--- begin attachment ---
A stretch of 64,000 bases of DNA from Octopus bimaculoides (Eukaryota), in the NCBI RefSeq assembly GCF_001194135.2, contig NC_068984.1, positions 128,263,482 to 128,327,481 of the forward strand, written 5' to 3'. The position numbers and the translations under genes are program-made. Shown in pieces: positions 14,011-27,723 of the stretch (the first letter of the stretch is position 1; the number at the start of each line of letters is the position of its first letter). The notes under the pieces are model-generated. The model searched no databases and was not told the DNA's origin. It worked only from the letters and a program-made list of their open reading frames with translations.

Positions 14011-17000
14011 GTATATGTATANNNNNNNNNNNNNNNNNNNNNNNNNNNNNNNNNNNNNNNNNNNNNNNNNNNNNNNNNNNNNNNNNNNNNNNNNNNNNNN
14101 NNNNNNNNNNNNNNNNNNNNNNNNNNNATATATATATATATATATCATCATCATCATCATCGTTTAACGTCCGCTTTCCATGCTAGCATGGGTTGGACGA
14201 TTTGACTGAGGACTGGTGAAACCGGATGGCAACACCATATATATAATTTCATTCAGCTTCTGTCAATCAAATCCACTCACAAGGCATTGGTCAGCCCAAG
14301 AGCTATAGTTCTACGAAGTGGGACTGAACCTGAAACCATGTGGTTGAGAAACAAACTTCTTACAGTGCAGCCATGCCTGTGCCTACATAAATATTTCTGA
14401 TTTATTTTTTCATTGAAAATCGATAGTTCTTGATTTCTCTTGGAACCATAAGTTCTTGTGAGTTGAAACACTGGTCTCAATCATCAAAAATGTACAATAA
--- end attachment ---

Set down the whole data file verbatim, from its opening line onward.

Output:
A stretch of 64,000 bases of DNA from Octopus bimaculoides (Eukaryota), in the NCBI RefSeq assembly GCF_001194135.2, contig NC_068984.1, positions 128,263,482 to 128,327,481 of the forward strand, written 5' to 3'. The position numbers and the translations under genes are program-made. Shown in pieces: positions 14,011-27,723 of the stretch (the first letter of the stretch is position 1; the number at the start of each line of letters is the position of its first letter). The notes under the pieces are model-generated. The model searched no databases and was not told the DNA's origin. It worked only from the letters and a program-made list of their open reading frames with translations.

Positions 14011-17000
14011 GTATATGTATANNNNNNNNNNNNNNNNNNNNNNNNNNNNNNNNNNNNNNNNNNNNNNNNNNNNNNNNNNNNNNNNNNNNNNNNNNNNNNN
14101 NNNNNNNNNNNNNNNNNNNNNNNNNNNATATATATATATATATATCATCATCATCATCATCGTTTAACGTCCGCTTTCCATGCTAGCATGGGTTGGACGA
14201 TTTGACTGAGGACTGGTGAAACCGGATGGCAACACCATATATATAATTTCATTCAGCTTCTGTCAATCAAATCCACTCACAAGGCATTGGTCAGCCCAAG
14301 AGCTATAGTTCTACGAAGTGGGACTGAACCTGAAACCATGTGGTTGAGAAACAAACTTCTTACAGTGCAGCCATGCCTGTGCCTACATAAATATTTCTGA
14401 TTTATTTTTTCATTGAAAATCGATAGTTCTTGATTTCTCTTGGAACCATAAGTTCTTGTGAGTTGAAACACTGGTCTCAATCATCAAAAATGTACAATAA